ABC’s Good Morning America team went into full damage control mode Monday, after news broke over the weekend that actor Jussie Smollett had allegedly paid two men to stage his assault. Just last Thursday, anchor Robin Roberts had given the actor a softball interview, even refusing to call his story of a Trump supporter assaulting him, “alleged.”
Leading into the report, Roberts finally did call the quickly unraveling story “alleged:”
"A new twist in the Jussie Smollett case. The actor firing back this morning as the story of his alleged attack faces questions. Police in Chicago say they're working to corroborate allegations that Smollett paid two men to stage the assault," she stated.
In reporter Eva Pilgrim’s report, she tried to save face for ABC, stressing that police had said Smollett was “cooperating fully” with the investigation up until this point. Pilgrim did not mention that the Chicago Police Department also said Smollett would only give partial, redacted phone records to them.
Roberts followed up by defending her interview with the actor, as appropriate given the knowledge they had at the time:
This case is ever evolving. Head-spinning. Changing. When I sat down with Jussie, it was Tuesday night in Chicago. At the time to give his first account publicly give his first account of what he said happened. And we have to remember, at that time, on Tuesday, police officers were saying that his account was consistent. It was credible. And that he was being cooperative. This was all before the interview aired on Thursday and then we found out about the brothers.
Afterwards, the ABC team brought on the network’s legal analyst, Dan Abrams, to help do more damage control, spinning Roberts’ interview as more even-handed than it was by hyping the few times she had gingerly brought up skeptics of his story:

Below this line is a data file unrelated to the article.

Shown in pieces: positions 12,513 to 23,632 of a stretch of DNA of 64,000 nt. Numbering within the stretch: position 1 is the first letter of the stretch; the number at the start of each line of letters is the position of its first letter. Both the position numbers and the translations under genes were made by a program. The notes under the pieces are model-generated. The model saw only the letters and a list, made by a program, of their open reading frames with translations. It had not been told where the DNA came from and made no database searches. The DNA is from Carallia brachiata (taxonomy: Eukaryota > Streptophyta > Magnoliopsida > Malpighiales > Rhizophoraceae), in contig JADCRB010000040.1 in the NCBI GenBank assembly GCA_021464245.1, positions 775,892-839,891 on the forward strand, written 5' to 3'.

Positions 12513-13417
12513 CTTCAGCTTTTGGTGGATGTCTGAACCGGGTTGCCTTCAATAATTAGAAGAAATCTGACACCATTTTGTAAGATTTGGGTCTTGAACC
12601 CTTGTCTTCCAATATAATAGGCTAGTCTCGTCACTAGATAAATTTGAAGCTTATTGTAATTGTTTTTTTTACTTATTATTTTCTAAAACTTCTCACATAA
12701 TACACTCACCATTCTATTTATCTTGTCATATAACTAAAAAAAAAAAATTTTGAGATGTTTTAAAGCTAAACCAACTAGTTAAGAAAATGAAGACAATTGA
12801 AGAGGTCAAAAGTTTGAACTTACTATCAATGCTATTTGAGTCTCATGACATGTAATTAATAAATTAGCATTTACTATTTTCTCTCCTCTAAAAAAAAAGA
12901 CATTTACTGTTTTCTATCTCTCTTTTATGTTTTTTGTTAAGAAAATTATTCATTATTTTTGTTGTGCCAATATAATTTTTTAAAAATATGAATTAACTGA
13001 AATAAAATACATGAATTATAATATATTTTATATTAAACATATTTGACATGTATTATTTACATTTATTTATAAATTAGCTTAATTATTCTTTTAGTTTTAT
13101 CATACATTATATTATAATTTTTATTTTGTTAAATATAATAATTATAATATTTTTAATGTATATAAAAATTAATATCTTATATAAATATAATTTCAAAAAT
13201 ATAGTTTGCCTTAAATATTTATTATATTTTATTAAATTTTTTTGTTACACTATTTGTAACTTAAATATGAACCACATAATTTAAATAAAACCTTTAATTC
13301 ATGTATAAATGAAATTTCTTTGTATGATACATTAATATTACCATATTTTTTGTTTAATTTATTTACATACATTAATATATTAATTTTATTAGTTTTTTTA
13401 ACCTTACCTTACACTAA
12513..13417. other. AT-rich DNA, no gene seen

[I] have to say, Robin, even in the interview you did, you were talking about the skeptics. You were talking about the people who questioned his account. So, it's not new this idea that there are questions about what happened. What's new is that the police now seem to be making it clear that they believe the brothers and have, at the very least, serious questions about Jussie.
To end their segment, ABC hammered home how they weren’t responsible for how much airtime his problematic story got to begin with. GMA’s weekend anchor Dan Harris worried that just Smollett, not their network or the media as a whole, had caused damage for actual victims of hate crimes. Dan Abrams agreed, even admitting that the media “wanted” to believe Smollett’s account.
Again, the ABC team wouldn’t acknowledge the media’s role in spreading his dubious account:
DAN HARRIS: If Smollett made this up, what kind of impact does this have on other people that come forward to tell stories that are true about assault?
ABRAMS: I think that is the real impact here. I think this would have a big impact on the country. Which is, you want to believe someone. I mean, you're talking about an allegation of homophobia, racism, politics, all of it in one allegation. If it turns out that this well-known person just made this up, it's going to, I think, lead some people to have questions about coming forward. It will lead others having questions about whether they believe people's accounts. This is having a much bigger impact I think than just on this particular case.
ROBERTS: All across the board.
MICHAEL STRAHAN: Could be a big setback if that's the case.
NBC’s Today and CBS This Morning also ran reports on the updated story. CBS anchor Gayle King was reluctant to believe Smollett had lied:
"Yes. It is a very interesting turn in this case. I know people who talked to Jussie over the weekend. He insists that he had nothing to do the story. The more you hear, the more questions that are being raised. The investigation we should stress is still underway," she gushed.